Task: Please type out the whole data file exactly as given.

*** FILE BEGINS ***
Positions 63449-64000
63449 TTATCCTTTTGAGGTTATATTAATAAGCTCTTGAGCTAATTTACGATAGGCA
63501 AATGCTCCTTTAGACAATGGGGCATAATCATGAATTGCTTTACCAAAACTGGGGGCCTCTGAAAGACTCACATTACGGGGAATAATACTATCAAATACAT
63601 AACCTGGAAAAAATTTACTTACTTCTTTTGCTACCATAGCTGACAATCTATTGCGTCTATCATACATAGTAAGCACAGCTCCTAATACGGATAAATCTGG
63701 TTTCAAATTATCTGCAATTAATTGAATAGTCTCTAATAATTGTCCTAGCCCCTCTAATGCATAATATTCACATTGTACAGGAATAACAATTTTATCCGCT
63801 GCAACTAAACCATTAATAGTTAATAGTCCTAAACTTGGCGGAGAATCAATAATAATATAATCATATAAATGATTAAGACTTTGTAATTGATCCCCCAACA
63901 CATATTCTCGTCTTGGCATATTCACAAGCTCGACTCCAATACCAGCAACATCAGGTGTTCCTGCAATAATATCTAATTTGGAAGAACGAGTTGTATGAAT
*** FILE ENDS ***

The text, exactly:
Positions 63449-64000
63449 TTATCCTTTTGAGGTTATATTAATAAGCTCTTGAGCTAATTTACGATAGGCA
63501 AATGCTCCTTTAGACAATGGGGCATAATCATGAATTGCTTTACCAAAACTGGGGGCCTCTGAAAGACTCACATTACGGGGAATAATACTATCAAATACAT
63601 AACCTGGAAAAAATTTACTTACTTCTTTTGCTACCATAGCTGACAATCTATTGCGTCTATCATACATAGTAAGCACAGCTCCTAATACGGATAAATCTGG
63701 TTTCAAATTATCTGCAATTAATTGAATAGTCTCTAATAATTGTCCTAGCCCCTCTAATGCATAATATTCACATTGTACAGGAATAACAATTTTATCCGCT
63801 GCAACTAAACCATTAATAGTTAATAGTCCTAAACTTGGCGGAGAATCAATAATAATATAATCATATAAATGATTAAGACTTTGTAATTGATCCCCCAACA
63901 CATATTCTCGTCTTGGCATATTCACAAGCTCGACTCCAATACCAGCAACATCAGGTGTTCCTGCAATAATATCTAATTTGGAAGAACGAGTTGTATGAAT